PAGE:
Wild boar, beaver, quail and venison – it’s no wonder this restaurant is named after the Lithuanian word for ‘Bear’ (Lokys). As you lope through this forest of a menu, your inner wild creature will take over as you let your feral instincts of scent and taste reign; and I can assure you, you won’t be disappointed.
Lokys holds court over the elegant and charming Stikliu Street in the heart of Vilnius’ old town. In the 16th Century, Lithuanian Grand Dukes encouraged merchants and craftsmen to settle in Vilnius, with many of them building their houses, workshops and taverns onto what would become Stikliu Street. The restaurant is located in a former merchants house – a beautiful old building of the deepest blood red brick, unmissable with it’s heavy black stable door window shutters.
The restaurant serves local delicacies, it’s menu starring game dishes from the Middle Ages when hunting was the way of life for the nobility, and meals were banquets.
The rich, strong flavours of the game are tempered by sweeter, softer tastes such as cowberry sauce or sweet pear. Each dish is a marriage of the the masculine and feminine, and these marriages are unions of pure, blissful love.
People often say that the stag is the king of the forest, but they are wrong. The boletus is the king of the forest, and this mushroom’s royal status is only confirmed by the fact that its flesh turns blue upon cutting.
Ever since I tried boletus in a risotto as a young girl, other mushrooms have been spoiled for me. Nothing can match its intensely deep, rich flavour. When I found out that Lithuanian cuisine reveres this king of the mushrooms I was delighted (I wont admit to it having anything to do with choosing Vilnius as a holiday destination though).
If you visit Lokys you have to order the boletus and pumpkin seed soup – it was certainly the highlight of my visit to Vilnius, and Vilnius is a stunningly beautiful city! It’s everything you wanted from a mushroom soup but didn’t know to ask for. If it weren’t for all the other tables of people I would have licked the bowl clean!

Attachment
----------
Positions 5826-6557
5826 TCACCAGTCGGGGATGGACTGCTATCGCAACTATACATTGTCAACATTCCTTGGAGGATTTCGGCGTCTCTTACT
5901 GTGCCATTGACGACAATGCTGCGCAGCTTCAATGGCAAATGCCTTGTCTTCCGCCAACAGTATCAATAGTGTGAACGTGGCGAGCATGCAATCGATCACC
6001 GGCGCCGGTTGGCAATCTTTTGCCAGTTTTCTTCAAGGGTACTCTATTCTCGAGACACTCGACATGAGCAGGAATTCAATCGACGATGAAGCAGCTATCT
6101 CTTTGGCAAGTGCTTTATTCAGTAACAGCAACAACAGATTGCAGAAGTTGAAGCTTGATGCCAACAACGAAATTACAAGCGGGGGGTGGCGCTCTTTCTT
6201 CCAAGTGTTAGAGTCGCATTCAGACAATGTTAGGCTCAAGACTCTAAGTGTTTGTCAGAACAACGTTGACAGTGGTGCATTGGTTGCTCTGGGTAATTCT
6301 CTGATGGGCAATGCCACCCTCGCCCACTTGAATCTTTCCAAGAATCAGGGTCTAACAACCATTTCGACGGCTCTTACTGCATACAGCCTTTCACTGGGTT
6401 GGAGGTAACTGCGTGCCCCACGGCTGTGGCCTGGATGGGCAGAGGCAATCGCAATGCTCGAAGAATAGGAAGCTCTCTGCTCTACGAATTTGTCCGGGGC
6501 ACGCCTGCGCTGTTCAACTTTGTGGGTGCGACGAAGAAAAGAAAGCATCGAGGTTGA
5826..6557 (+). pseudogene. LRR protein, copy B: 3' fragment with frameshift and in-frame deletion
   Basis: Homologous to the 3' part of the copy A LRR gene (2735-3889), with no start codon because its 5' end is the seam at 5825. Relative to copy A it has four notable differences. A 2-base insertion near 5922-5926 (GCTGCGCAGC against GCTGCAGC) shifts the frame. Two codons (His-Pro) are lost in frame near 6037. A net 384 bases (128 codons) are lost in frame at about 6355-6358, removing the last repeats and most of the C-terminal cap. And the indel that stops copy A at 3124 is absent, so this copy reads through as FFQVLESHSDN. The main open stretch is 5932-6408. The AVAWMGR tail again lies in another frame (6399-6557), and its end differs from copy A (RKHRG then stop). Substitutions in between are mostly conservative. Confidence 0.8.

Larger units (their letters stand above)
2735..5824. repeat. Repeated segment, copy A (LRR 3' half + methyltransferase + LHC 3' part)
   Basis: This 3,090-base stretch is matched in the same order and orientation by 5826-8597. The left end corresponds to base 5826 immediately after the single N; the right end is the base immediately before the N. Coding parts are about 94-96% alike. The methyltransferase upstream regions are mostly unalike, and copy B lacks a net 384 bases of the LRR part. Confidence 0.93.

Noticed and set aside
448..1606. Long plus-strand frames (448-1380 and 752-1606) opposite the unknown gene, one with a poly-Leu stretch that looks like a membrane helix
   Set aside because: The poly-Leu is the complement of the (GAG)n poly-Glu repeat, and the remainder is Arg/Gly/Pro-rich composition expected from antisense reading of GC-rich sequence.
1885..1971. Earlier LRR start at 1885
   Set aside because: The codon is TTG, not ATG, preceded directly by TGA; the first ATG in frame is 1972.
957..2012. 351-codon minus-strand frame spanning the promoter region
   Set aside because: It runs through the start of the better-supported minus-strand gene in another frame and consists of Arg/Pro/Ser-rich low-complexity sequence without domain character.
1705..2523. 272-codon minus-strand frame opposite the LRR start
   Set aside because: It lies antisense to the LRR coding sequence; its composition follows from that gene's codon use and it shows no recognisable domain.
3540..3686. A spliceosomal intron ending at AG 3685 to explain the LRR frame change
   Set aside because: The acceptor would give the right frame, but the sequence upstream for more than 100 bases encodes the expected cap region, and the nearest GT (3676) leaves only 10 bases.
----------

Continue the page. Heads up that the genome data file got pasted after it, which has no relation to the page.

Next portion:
The soup was served with duona – a very unusual black rye bread that was lightly flavoured with caraway seeds to give it that hint of aniseed. The bread came with sour cream and dill rather than butter – so there were a lot of flavours flitting about.
We ordered two mains – the Venison Meat with Boletus and Apples (served with potatoes) and the Quail, beloved by Charming Lithuanian Ladies (served with sweet pear, cowberry wine sauce and pearl barley). I couldn’t resist ordering another dish with boletus as I love these mushrooms so much. However I’m much more of a sauce person and in retrospect I wish I had tried the venison with a honey-wine sauce.
The truth is, everything on their menu sounds delicious, even the rustic beaver stew and I’m not really that adventurous with meats! I would love to go back someday to continue my woodland journey through their menu.
The quail was absolutely delicious – light and flavourful and perfectly matched with the pears and cowberry-wine sauce!
To finish off the meal we opted for the Skruzdėlynas – twisted, thin deep-fried pastries which are flavoured with sunflower, poppy, flax seeds and buckwheat honey. While it was very tasty, we were incredibly full at this point and probably wold have been better off with the quince panna cotta, a sorbet or indeed skipping dessert altogether and going on a long, calorie burning run!
This was one of the best restaurants I’ve ever been to – the restaurant is beautiful, humming with activity and serves the best mushroom soup possibly in the whole world. (Oh and there’s a lovely beer garden outside)! I’m no judge of whether or not the food is authentically Lithuanian – but if it is I will be back in Lithuania very soon to keep on tasting!